Published on
December 1, 2010
Review Author(s)
Scale
1/144
MSRP
$21.99
Product / Stock #
14610
Company: Minicraft Model Kits - Website: Visit Site
Provided by: Minicraft Model Kits - Website: Visit Site

Minicraft models has issued another boxing of their KC-97G. I believe this is the second boxing of this kit and is a slight improvement over the first release. The parts are unchanged, but this new boxing includes a gorgeous decal sheet with two different options (more on this later). The kit includes five sprues of light gray plastic and one sprue containing the clear parts, which consists of boomer’s pod and the cockpit windows/part of the front fuselage. No clear parts are provided for the side fuselage windows; black decals represent these windows.

After giving the parts a once over, a small amount of flash is present. Also of note, there were a few sink marks in the fuselage halves and some rather soft detail on the wings. This would also be a good place to note that the engines have no detail what so ever and the props are very bland. Because of blank look of the engines, I ordered Cobra Company’s resin engine and white metal prop replacements. I highly recommend this simple replacement as it provides a very nice enhancement over the kit parts. The clear parts are really clear, and a dip in Future made them shine.

My build began with scratch building a representation of the cockpit. I knew not a lot would be seen, but I wanted to add something. The seats are modified seats from a 1/144th Dragon MH-60. I also robbed the instrument panel from the Dragon MH-60. I used the center control console from the same MH-60 for the side “circuit breaker board” in the cockpit. It is simple and relatively effective when you get close. The instructions tell you to add ½ oz for the nose weight; there is plenty of room, so I threw a handful of pennies in the fuselage.

I placed the scratch built cockpit in the model after the fuselage halves were together. Then I put the cockpit window/forward fuselage section on. I found that the part fit better if I cut off the little tabs. Be prepared to do some filling and sanding on the fuselage, and don’t put that filler away as you’ll need it later.

The wings and engine nacelles require a fair amount of sanding and filling, so be prepared. The Cobra Company resin engines are a simple replacement to the kit parts, and if you take your time, you can put these on without any filler. In regards to the wings, I also cut part of the tabs off the wings that insert into the fuselage; this made it easier to get the wings to fit into the recesses in the fuselage. It was also during this assembly that the instructions do not provide a clear placement location for parts 9 and 37. You may want to remove the placement tabs from part 37. Reference your photos to see the exact location of these parts.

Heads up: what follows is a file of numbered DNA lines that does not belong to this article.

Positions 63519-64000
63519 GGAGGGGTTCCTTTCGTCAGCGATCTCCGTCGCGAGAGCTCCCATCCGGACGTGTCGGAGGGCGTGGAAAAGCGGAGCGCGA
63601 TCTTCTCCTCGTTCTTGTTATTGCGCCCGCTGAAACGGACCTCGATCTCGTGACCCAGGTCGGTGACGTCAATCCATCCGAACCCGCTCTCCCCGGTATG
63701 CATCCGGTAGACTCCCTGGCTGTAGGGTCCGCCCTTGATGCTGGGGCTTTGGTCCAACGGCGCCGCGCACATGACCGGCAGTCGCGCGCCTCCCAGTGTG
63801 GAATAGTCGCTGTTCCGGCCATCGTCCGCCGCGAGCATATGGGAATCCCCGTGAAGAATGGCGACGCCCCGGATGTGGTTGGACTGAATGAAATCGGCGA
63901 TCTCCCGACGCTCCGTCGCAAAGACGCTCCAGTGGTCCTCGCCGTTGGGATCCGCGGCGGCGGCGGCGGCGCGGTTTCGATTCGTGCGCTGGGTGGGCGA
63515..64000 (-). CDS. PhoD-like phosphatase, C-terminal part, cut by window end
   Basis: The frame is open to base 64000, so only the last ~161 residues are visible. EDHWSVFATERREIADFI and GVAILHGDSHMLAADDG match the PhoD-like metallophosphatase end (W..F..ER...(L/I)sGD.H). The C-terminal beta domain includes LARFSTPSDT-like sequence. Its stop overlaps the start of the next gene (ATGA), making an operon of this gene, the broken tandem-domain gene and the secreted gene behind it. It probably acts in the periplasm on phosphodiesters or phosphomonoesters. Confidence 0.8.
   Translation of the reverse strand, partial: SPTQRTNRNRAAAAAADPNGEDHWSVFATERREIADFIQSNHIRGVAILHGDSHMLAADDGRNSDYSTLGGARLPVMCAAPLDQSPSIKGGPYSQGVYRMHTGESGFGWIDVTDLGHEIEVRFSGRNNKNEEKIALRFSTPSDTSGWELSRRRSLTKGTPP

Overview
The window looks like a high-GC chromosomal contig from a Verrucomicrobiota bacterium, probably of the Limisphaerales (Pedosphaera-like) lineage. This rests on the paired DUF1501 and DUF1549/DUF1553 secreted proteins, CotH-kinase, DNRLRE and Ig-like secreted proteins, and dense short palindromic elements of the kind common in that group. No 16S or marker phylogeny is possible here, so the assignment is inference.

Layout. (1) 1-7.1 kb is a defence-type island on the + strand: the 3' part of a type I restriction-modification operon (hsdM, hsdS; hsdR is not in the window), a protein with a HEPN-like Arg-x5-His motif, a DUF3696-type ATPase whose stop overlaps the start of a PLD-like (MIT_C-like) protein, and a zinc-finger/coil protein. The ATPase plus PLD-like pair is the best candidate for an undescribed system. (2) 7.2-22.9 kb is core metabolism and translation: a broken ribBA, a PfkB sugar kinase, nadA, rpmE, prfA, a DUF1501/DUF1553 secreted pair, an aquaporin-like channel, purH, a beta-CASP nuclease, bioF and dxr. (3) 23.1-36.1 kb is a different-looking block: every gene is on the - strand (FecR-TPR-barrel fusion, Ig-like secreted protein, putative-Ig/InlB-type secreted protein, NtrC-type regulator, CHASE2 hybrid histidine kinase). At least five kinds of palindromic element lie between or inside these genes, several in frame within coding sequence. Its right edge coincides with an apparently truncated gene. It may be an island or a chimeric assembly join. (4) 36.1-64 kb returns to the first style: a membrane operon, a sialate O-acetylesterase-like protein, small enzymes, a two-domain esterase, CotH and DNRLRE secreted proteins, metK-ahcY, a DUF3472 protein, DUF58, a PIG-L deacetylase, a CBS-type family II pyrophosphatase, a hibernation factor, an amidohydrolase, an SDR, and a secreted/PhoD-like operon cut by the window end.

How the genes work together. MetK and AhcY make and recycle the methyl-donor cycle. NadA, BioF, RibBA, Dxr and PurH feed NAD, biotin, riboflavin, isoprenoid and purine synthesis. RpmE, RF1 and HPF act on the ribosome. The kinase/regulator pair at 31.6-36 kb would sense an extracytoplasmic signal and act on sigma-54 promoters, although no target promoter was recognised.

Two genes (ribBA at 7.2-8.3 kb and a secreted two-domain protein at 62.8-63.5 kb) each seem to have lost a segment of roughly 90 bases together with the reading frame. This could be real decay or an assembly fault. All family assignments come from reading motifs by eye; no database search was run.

After spending a few modeling sessions filling and sanding, I was ready for the primer. I airbrush my models with only acrylics and usually only Model Master Acrylics. However, since the KC-97G is finished in natural metal, I wanted to try my hand at Talon natural metal acrylics. These were awesome and worked quite well over a coat of primer. I even used Tamiya tape on top of the natural metal and did not encounter any problems.

The decals consist of two KC-97Gs. One is from the California ANG in Germany and is predominately natural metal with some neutral gray areas. The other, and the one I chose, is one from the Missouri ANG finished in natural metal with a small white section around the cockpit/forward fuselage. The Cartograf decals are amazingly printed and go on the model very well with the exception of the long fuselage stripes and windows. It may be easier to cut the windows apart and apply them separately. I also used a little setting solution to help the decals settle down in the panel lines and around some of the curves.

The final touches were added (landing gear, gear doors, and props) and the model then went into the display case. The forward landing gear door looks a bit off. I think the model lacks the side doors for the forward landing gear. Reference some real photos and the kit parts; you will see the difference. I spent around 14 hours on this model, most of which was dedicated to filling and sanding.

If you want a 1/144th KC-97G, I recommend picking up this newer boxing because of the fantastic decals. This was only my second model that I’ve finished in a natural metal scheme (the other being a 1/144th F-104G). Although my filling and sanding was not perfect, I have to say that the model looks very impressive sitting in the display case next to the other 1/144th models. If you want a KC-97G in a manageable scale, you can’t go wrong with this kit; just make sure you have plenty of putty on hand. Despite the amount of filling and sanding, I definitely plan on getting another one and building a KC-97L!

Overall, this is another nice addition for the 1/144th modelers. Huge thanks go out to Minicraft Models and IPMS/USA for the opportunity to review this model!

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